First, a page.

13th August 2020
ScreenSkills today announces additional investment plans to support the new challenges raised by the Covid-19 pandemic.
Responding to priorities identified in a survey of industry, the Film and High-end TV Skills Funds alongside the BFI, awarding National Lottery funds, will support a range of training designed to address the additional health and safety responsibilities raised by coronavirus as well as issues such as the mental health of workers who may be worried at returning to work.
This will build on the free coronavirus basic awareness in production online learning launched earlier this summer, which was based on industry guidance. Around 15,000 people have already achieved the 80% pass rate in the test designed to confirm comprehension in key areas of Covid-related health and safety.
Seetha Kumar, ScreenSkills CEO, said: “It felt important to better understand current industry demand so that we can target resources most effectively in current circumstances. We will develop more in-depth training on Covid-19 for those who need it while offering other support, such as ensuring the good mental health of the workforce.”
The What can we do to help? Employer and hirer survey found 54% of respondents were more inclined to assign Covid-related responsibilities to an existing member staff than to a separate role within production. Just under a quarter (24%) said they were more likely to appoint a new member of staff for the job of Covid-19 H&S supervisor.
It has become clear that industry is continuing to assess how best the additional responsibilities identified in the guidance can be delivered and whether a dedicated supervisor is necessarily the best option. Whoever is held responsible for the additional Covid-19 health and safety duties on a production, just over half of the respondents (54%) would look to ScreenSkills to deliver relevant training, the survey found.
Specific training in areas such as safe costume and make-up fittings, how to clean equipment or use personal protective equipment and implementing Covid-19 guidelines on a limited budget were all raised as concerns in the research.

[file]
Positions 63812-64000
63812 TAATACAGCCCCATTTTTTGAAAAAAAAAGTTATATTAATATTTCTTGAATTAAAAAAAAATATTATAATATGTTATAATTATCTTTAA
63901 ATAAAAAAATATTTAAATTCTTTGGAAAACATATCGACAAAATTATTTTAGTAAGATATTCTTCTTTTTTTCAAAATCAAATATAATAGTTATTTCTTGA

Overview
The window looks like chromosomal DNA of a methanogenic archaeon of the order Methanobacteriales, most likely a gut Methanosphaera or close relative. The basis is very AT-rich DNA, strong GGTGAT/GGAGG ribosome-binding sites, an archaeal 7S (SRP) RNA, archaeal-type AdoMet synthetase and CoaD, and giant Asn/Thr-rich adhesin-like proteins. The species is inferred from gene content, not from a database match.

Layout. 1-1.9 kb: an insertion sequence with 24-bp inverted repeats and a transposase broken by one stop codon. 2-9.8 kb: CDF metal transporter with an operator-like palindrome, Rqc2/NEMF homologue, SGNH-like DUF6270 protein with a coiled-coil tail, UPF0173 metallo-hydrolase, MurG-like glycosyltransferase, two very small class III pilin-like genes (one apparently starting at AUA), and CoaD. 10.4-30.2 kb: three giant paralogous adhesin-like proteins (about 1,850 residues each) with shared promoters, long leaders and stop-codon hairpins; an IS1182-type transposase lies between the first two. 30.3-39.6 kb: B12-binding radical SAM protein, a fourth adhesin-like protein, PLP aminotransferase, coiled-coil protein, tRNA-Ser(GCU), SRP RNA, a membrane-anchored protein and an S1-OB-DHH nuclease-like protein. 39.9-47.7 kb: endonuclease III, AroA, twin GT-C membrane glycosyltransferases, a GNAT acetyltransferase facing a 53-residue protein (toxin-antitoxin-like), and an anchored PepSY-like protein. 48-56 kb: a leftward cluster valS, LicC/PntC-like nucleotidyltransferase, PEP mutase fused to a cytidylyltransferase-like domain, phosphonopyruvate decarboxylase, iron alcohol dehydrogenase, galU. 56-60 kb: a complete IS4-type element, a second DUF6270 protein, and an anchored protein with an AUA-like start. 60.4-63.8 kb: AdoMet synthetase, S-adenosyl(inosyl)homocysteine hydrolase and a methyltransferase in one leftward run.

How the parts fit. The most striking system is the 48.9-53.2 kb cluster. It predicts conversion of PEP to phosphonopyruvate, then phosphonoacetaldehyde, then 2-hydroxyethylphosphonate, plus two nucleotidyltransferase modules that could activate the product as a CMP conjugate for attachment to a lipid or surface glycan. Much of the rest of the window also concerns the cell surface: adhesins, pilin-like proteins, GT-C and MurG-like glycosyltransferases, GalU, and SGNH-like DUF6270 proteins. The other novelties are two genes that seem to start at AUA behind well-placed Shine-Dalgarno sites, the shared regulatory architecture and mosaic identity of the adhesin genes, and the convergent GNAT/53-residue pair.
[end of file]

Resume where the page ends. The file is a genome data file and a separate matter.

In response, the ScreenSkills film team this week opens a tendering process to provide training designed to offer key figures on production the extra knowledge designed to ensure compliance with the law and best practice. Even more detailed training to cover the range of responsibilities identified with the Covid-19 supervisor role will also be provided, with funding from the BFI, awarding National Lottery funds.
In order to meet pressing industry demands for extra support, a decision may be taken to provide interim support from training providers already offering health and safety advice, depending on the expressions of interest received.
ScreenSkills bursary funds have also enabled individuals to apply for funding to support taking advanced Covid-related training already available in the industry.
The High-end TV Skills Fund is already running mental health training to support high-end television managers support their teams returning to production who may have added anxiety due to Covid.
Practical information on the safe return to production in the context of the coronavirus is also being offered in ScreenSkills’ new series of seminars complementing the official guidance produced by the BFC as well as broadcasters with Pact. The first seminar addressed legal questions around the return to work and is now available to view online. Others will address challenges in areas such as craft and technical departments, using the experience of film and high-end television productions.
The TV Skills Fund, which invests contributions from the BBC, Channel 4 and Channel 5, is continuing to deliver sessions in partnership with ITF on managing the risk of Covid-19 in TV production. It is also offering training on assessing and adapting transferable skills, leadership and remote team management during Covid along with on-going support for freelancers’ mental health and wellbeing.
Both the ScreenSkills Film and HETV Skills Funds, where contributions are based on a percentage of production spend, were severely affected by the pandemic as the production hiatus meant a corresponding cessation of contributions. This has had an impact on skills investment abilities at this current time. Our industry-led skills councils are working with us to ensure we are making considered investment to ensure the remaining funds are targeted and keenly focused.
Go to What can we do to help? Employer and hirer survey [PDF] to read the full results of the research.
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